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#3530 - Tuesday, May 12, 2009 - Editor: Jerry Katz

The Nonduality Highlights -  





I came across a blog entry which basically asks, If nonduality is so wonderful how is it going to help me if I'm tied up and being tortured?


Comments were invited. In this issue is the original blog entry and responses from James, Jeff, David, Nora, and Yosy. Thank you for contributing. I am still accepting responses, which I'll enter into my blog at






In the Nonduality Salon, comments were invited on the following blog entry from

I totally accept by this time, having read such a humungous shitpile of non-duality books, that everything without exception is utterly false, meaningless, pointless, transient, illusory, and bogus. You win! Hands down, in a cakewalk. Ok I surrender I got the message.

That leaves only one leetle issue:

Why can I still feel pain?

It's all very well to say everything is unreal, but if somebody strapped me in a chair and did me like they did to those backpackers in the Hostel I and II movies, it wouldn't be any consolation that everything is unreal. Yeah I know that some authors like to bs about how 'pain is mandatory but suffering is optional'. But I bet they still take novocaine if they have root canal work.

Seriously -  pain is the real issue, along with deprivational pain also of course, such as extreme hunger in starvation. What good does it do us to be swamped with a torrent of words about how everything is unreal when we can still feel pain?

The only real exception to my point here that has some cred with me is not the fancy words the ND Masters try to sell you, but rather the famous case of  the Viet monk who sat calmly while burning himself alive. There was a guy who walked the talk. Time magazine ought to have chosen that guy as their Person of the Century instead of Einstein or whoever it was.

Anyway, I conclude that non-duality is not so much wrong as it is useless.



James Traverse

Hey Jerry and Friends,

The telltale sign of what's happening in this person's case is in the last line where he/she says, "I conclude"...

This statement clearly indicates that although the person has read 'a humungous shitpile of non-duality books' he/she does not have an authentic understanding of nonduality. It is obvious that the person's understanding is limited to conceptualization that is further evidenced by what he/she has concluded/conceptualized which he/she states as "that non-duality is not so much wrong as it is useless"

In other words what's happening in this case amounts to no more than re-arranging the intellectual furniture.

The misunderstanding is clearly pointed to in this person's comments on pain; his/her statement "that everything without exception is utterly false, meaningless, pointless, transient, illusory, and bogus" can be supported by excerpts from nonduality books that speak about 'maya' and 'illusion' yet the understanding [and misunderstanding] of 'maya' is similar to the misunderstanding that many folks share about nonduality.

What is 'maya'?

Maya (Sanskrit): the cosmic power [your true nature] which renders phenomenal existence and the perceptions thereof possible

It is significant to understand maya as a phenomenon [phenomenon: an occurrence, circumstance, or fact that is perceptible by the senses] wherein there is truth behind the illusion.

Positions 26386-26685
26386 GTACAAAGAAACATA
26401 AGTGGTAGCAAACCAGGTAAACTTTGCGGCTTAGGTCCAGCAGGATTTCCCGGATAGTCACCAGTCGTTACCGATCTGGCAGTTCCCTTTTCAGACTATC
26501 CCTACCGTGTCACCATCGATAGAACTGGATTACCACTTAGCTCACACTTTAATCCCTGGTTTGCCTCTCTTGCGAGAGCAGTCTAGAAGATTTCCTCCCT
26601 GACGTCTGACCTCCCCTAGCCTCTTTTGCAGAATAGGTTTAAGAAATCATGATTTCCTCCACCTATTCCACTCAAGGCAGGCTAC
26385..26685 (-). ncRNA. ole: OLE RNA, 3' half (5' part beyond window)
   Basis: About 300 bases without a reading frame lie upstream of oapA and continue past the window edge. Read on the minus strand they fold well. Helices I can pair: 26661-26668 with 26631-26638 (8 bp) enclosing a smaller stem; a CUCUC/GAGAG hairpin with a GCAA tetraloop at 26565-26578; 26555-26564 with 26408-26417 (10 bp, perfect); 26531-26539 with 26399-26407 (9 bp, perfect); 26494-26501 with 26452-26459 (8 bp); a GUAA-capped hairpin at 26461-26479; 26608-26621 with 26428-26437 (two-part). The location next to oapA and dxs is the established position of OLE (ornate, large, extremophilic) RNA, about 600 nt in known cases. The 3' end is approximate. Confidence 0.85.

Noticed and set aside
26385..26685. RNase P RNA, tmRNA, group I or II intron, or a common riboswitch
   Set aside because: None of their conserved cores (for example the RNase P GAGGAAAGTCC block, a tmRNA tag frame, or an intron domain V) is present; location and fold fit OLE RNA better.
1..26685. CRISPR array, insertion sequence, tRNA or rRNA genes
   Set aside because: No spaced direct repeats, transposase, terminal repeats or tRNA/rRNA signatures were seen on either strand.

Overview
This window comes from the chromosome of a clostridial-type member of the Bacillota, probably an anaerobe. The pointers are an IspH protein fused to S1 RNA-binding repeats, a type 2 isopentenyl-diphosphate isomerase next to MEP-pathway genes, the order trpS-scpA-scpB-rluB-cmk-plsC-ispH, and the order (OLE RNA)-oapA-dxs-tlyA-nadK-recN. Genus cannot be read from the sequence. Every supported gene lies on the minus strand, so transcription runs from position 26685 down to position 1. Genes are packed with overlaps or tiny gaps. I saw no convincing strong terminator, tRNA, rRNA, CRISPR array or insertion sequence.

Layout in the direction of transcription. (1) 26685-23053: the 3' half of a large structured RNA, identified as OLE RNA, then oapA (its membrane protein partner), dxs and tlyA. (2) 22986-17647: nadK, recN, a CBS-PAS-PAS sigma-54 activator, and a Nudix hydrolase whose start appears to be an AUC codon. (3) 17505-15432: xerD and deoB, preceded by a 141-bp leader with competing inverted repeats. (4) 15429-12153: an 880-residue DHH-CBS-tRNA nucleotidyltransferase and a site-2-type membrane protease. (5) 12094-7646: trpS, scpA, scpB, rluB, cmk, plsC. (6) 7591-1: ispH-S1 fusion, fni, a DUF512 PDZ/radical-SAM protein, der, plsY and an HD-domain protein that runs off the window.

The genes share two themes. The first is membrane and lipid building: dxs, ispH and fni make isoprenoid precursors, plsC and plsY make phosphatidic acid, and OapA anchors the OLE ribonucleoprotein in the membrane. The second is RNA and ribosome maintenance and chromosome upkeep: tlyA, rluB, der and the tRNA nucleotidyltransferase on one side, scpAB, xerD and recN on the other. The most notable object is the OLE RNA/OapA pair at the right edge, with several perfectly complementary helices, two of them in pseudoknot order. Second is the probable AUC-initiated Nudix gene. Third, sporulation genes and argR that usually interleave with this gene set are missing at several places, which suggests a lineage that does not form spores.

Your true nature expresses itself; the expression flows into form, through form and out of form [this 'expressing' is motion; this is called energy by modern scientists; and modern science has irrefutably demonstrated that all forms of matter are materialized energy or energy-in-formation].

An example is conceptualization... reading a menu description of a delicious meal is a form of conceptualization; so is understanding the waiter's description of the 'special of the day' yet this conceptualization will not satisfy your hunger... in these examples
the conceptualization about the food can be said to be illusory yet it is very important to understand that there is truth behind the illusion.

Some other examples: holograms appear to be 3 dimensional yet they are flat; gold bracelets-rings-necklaces-etc. appear in different shapes and forms yet each is gold.

In all of the examples above there is truth behind the illusion/appearance.

How about pain - is it true?

Functionally there is pain... what is untrue/illusory is the experiencer of pain.

Pain is a manifestation of intelligence; it indicates that something is out of order; and it is very precise as the degree and location of pain reflects the nature/intensity of the disorder.

The experiencer of pain is akin to the examples of maya given above as the experiencer is ultimately untrue yet there is truth behind the 'maya' as the experiencer.

The experiencer is 'maya' as the I-entity or I-image [the Id-entity]. The truth behind the illusion is that energy can and does concretize in this form [this is clearly seen as the ego of a child becomes more and more solidified as the child ages and is conditioned by the dominant views of the society-paraents-teachers-etc.] The energy-motion in this case is repetitive conceptualization of identifying with name and form that manifests as the 'experiencer'.

And when an 'experiencer' reads books about nonduality and truth what reads and interprets the words is the 'experiencer' thus it is as I stated earlier 're-arranging the intellectual furniture'.

Whereas an authentic understanding of nonduality is akin to 'eating the meal' that the menu or waiter describes [it is also 'feeling the pain']. Authentic understanding is living understanding; it is 'remaining as awareness' where action unfolds as 'seeing is doing' as compared to re-action of the I-entity.

Authentic understanding is 'living' Advaita Vedante where Advaita means 'nonduality' [without duality] and Vedante means the 'knowledge of one's true nature that is before and behind all knowledge'... it is not this description; it is the living understanding itself, there is no 'knower' as it is it's own knowing [also it is not a conclusion as that is simply more conceptualization - it is simple Truth].